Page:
When disaster strikes on British Columbia’s “wild West Coast,” First Nations with intimate knowledge of coastal waters have typically been at the forefront of rescue efforts.
This was the case last Thursday October 22, when Ahousaht First Nation members bolted to the scene after the 65-foot Leviathan II whale-watching boat capsized west of Vancouver Island. Fishermen Clarence Smith and Ken Lucas braved huge waves in water some described as a “washing machine” to pull survivors to safety before official rescue crews arrived. They did so with little more than jackets and sweaters to cover the stricken, chilled passengers, and no medical equipment to speak of.
Now the Nuu-chah-nulth Tribal Council—which represents Ahousaht and 13 other First Nation communities—is calling for its members to be recognized as first responders and given specialized search-and-rescue training and equipment. The accident, which left five tourists dead and one missing, has reignited previous discussions about providing coastal First Nations communities with emergency-response capacity. Nuu-chah-nulth president Deb Foxcroft said the tribal council will ask the federal and provincial governments for more resources.
“We’re on the wild West Coast, and there are always incidents,” Foxcroft told Indian Country Today Media Network.
Efforts should be coordinated between coastal First Nations and other search and rescue groups, she said. Moreover, the indigenous communities should be equipped with items such as emergency warming blankets, night-vision goggles and defibrillators.
Ahousaht members did what they could for the shaken Leviathan II passengers after pulling them from the water, they recounted to Maclean’s and other media. It was chance that they saw anything at all. Lucas happened to turn around just in time to see the flash of a lone flare set off by a crewmember as the Leviathan II sank, broadsided and flipped by a rogue wave. Lucas alerted Smith. The two pulled in their lines and hit the throttle.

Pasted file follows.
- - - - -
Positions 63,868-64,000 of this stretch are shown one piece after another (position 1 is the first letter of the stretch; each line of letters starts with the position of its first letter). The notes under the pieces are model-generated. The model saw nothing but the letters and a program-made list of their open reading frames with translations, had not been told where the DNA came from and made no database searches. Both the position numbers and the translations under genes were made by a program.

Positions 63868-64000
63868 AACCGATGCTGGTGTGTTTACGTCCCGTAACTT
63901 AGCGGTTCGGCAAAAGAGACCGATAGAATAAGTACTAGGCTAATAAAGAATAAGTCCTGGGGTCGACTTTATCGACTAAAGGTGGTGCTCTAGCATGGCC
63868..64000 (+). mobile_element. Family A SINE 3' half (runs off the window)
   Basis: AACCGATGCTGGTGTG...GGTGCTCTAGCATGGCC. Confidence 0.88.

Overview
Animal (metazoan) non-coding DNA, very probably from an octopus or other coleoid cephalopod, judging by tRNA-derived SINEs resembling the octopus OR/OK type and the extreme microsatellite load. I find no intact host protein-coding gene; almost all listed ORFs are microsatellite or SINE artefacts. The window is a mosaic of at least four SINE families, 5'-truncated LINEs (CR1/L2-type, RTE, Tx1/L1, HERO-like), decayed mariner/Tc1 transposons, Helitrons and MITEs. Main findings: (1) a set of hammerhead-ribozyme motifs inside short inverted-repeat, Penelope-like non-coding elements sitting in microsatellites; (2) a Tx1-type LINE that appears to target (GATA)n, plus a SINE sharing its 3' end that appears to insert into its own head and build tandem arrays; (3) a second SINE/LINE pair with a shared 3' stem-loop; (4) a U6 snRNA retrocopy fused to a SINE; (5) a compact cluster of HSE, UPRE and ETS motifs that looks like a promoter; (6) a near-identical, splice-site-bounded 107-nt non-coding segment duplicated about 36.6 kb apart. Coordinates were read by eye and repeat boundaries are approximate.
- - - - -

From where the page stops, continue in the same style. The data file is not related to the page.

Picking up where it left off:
Following the sounds of screams, the fishing partners came upon the chaotic scene: a man whose ankle was so tangled in a line that they had to cut him out; two women, one pregnant and the other with a broken leg, clutching one another in the water; others clinging to rocks. Many were coated in slick diesel.
Smith and Lucas called for reinforcements—first trying the Coast Guard, which could not hear them well, and then turning to their own people, who mobilized immediately.
“As in previous marine accidents in B.C. coastal waters, while the Coast Guard and Canadian Marine Search and Rescue (CMSAR) scrambled to deploy their resources, local First Nations, in this case from Ahousaht and Tla-o-qui-aht First Nations, responded to the distress flare and arrived in time to pull survivors out of the water,” said the Nuu-chah-nulth Tribal Council in a statement.
A total of 21 people were rescued. The five who died have all been identified as Britons, ranging in age from 18 to 76. One passenger, 27-year-old Australian Rav Pillay, 27, has not been found.
Fisherman Tony Cook told the Ha-Shilth-Sa newspaper that he had listened on his own radio to Smith’s attempts to describe the Leviathan II’s plight to the Coast Guard and said there would have been a lot more deaths if Ahousaht members had not been on hand. In fact according to the National Post, all the rescued people were picked up by First Nation members.
“They saved so many,” Cook said, adding that it invoked the 2006 Queen of the North ferry sinking south of Prince Rupert, when Gitga'at people sped toward a mayday call in the dead of night, beating most official rescue sources to the scene, as recounted by The Tyee.
Foxcroft said the role that First Nations play in rescue demonstrates that they should not only receive equipment but also be provided with support for trauma. This is especially important as tourism grows, she said.
“As greater and greater numbers of tourists flock to experience our 'Wild West Coast,' this tragic accident highlights once again how suddenly a day on the water, even aboard a well-equipped vessel with a well-trained crew, can turn deadly,” the Nuu-chah-nulth statement noted.
“Our Nuu-chah-nulth people have operated their vessels in B.C. coastal waters since time immemorial, and have accumulated a priceless body of knowledge,” the Nuu-chah-nulth said. “When a marine emergency arises, our people take to their boats without hesitation, often in extremely hazardous conditions.”
Foxcroft lauded the Ahousaht rescuers’ heroism and said they deserve formal recognition down the road, beyond that from their own community.
"We are so proud of the way our Nuu-chah-nulth Nations and the coastal communities of Tofino and Ucluelet pulled together in this crisis," said Foxcroft in the statement. "We are all one in our caring and concern for all those who live in or travel through our territories."
For now, though, the rescuers are dealing with their own trauma, she told ICTMN.
“They just need time now to rest and heal and because this is a very traumatic experience for them,” Foxcroft said. “We’re hoping to give them as much support as we can in the healing process.”